Erie region school districts could fa...

Erie region school districts could face steep cuts in state funding

There are 8 comments on the Erie Times News story from Mar 21, 2011, titled Erie region school districts could face steep cuts in state funding. In it, Erie Times News reports that:

No more full-day kindergarten classes in some districts. Elimination of a science grant used to fund hands-on learning.

Join the discussion below, or Read more at Erie Times News.

TaxNoMore

United States

#1 Mar 21, 2011
"Erie region school districts could face steep cuts in state funding"

I'm

de·light·ed Adjective /diˈlītid/

Synonyms:

adjective: happy, glad, pleased, overjoyed

Feeling or showing great pleasure

a delighted smile

we were delighted to see fiscal reality slap the faces of socialist union members in Erie, PA

spend has come to an end
Stu Pedaso

Ravenna, OH

#2 Mar 21, 2011
Barker knew this was coming and padded the payroll with teachers we didn't need so they could save most of the worst.

There should be no tax increase, none. The entire cost of the cutback has to come out of the teachers. If they cut their dues the teachers wouldn't hurt at all.

Funding that union is no different than using our money for an abortion.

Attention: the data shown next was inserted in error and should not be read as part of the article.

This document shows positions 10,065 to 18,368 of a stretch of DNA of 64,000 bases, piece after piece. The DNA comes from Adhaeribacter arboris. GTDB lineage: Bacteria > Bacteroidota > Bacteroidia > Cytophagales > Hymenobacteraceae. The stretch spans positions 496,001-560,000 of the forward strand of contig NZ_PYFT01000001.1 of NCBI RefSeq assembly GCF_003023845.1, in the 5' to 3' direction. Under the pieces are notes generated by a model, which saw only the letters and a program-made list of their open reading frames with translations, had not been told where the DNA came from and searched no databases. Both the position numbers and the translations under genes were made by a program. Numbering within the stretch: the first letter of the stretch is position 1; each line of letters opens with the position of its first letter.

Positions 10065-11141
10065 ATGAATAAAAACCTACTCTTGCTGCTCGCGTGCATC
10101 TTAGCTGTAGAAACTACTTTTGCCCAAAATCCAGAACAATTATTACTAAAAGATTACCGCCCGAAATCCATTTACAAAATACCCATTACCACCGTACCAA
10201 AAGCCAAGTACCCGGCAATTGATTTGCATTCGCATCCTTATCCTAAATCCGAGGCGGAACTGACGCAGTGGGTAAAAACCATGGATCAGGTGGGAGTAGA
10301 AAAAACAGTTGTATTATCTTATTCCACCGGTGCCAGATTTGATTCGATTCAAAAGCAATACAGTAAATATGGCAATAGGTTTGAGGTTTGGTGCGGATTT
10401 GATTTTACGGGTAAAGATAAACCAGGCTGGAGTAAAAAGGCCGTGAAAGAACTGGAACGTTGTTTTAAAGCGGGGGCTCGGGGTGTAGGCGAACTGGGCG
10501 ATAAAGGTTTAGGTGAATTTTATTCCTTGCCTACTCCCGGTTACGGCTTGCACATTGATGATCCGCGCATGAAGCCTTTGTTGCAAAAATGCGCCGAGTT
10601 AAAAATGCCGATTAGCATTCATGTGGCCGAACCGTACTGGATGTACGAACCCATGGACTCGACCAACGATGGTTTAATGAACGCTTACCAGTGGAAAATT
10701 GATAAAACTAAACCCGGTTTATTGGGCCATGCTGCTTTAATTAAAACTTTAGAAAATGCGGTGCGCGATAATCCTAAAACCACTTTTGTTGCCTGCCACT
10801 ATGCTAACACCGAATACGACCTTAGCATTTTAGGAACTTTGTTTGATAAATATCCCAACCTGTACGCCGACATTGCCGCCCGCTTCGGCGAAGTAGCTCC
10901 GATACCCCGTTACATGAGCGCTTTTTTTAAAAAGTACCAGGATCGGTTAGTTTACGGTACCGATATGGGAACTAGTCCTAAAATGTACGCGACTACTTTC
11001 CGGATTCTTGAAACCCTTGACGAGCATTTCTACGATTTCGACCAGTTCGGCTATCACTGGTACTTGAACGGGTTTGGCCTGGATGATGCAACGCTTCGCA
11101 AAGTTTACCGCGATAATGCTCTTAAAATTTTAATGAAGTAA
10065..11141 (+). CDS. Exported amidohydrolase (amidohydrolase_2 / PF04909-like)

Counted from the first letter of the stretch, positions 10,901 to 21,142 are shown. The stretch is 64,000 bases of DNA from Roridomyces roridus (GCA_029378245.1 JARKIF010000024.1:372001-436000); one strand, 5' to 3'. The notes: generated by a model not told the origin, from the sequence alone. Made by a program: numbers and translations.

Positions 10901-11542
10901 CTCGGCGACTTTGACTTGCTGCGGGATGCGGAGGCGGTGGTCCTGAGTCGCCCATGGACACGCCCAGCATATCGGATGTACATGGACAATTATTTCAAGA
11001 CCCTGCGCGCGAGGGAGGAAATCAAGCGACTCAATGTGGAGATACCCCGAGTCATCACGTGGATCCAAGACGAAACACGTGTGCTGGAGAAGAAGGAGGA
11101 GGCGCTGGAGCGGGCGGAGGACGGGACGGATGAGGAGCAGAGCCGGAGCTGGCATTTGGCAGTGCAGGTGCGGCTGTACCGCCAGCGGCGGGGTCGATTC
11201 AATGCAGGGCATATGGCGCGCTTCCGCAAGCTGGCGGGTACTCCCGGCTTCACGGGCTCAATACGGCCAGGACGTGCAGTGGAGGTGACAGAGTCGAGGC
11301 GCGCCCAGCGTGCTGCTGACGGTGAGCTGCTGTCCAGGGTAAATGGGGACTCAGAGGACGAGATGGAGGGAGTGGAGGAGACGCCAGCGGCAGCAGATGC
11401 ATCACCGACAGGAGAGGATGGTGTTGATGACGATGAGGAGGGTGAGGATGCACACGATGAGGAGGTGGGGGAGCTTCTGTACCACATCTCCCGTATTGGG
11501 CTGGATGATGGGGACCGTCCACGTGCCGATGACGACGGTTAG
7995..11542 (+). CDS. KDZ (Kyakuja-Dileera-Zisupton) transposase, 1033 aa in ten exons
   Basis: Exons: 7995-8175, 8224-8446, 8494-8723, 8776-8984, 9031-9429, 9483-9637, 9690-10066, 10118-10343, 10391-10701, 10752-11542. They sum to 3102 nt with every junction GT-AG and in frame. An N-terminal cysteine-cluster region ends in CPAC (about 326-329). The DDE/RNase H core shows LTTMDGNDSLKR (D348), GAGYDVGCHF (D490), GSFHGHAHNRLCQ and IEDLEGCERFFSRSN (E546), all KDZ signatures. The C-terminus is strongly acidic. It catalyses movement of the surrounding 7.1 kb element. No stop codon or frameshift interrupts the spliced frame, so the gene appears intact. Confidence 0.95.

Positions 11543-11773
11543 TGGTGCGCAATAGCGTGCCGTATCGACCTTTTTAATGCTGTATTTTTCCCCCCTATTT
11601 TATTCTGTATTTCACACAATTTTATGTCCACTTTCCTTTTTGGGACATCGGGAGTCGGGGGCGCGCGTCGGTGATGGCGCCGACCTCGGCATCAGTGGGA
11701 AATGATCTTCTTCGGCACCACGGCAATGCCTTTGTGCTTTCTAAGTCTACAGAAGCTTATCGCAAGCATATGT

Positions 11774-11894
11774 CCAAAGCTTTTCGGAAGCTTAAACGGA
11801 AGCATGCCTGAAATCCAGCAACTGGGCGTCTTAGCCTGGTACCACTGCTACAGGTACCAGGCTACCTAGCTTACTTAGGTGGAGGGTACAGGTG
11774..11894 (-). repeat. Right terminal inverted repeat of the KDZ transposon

TaxNoMore

United States

#3 Mar 22, 2011
Nearly half of Costa Mesa city employees get layoff notices

Officials aim to contract work out to curb future pension obligations and eventually close a budget gap. A union leader says the city didn't try to negotiate other options. Workers are shell-shocked, and one dies in an apparent suicide.

March 18, 2011|By Joseph Serna and Mike Anton, Los Angeles Times

Costa Mesa has sent layoff notices to nearly half of its employees in a dramatic austerity program being closely watched by other cities struggling with ballooning pension obligations.

The move was sharply criticized by union leaders, and it stunned city employees, one of whom apparently committed suicide by jumping off Costa Mesa City Hall hours after layoff notices went out Thursday.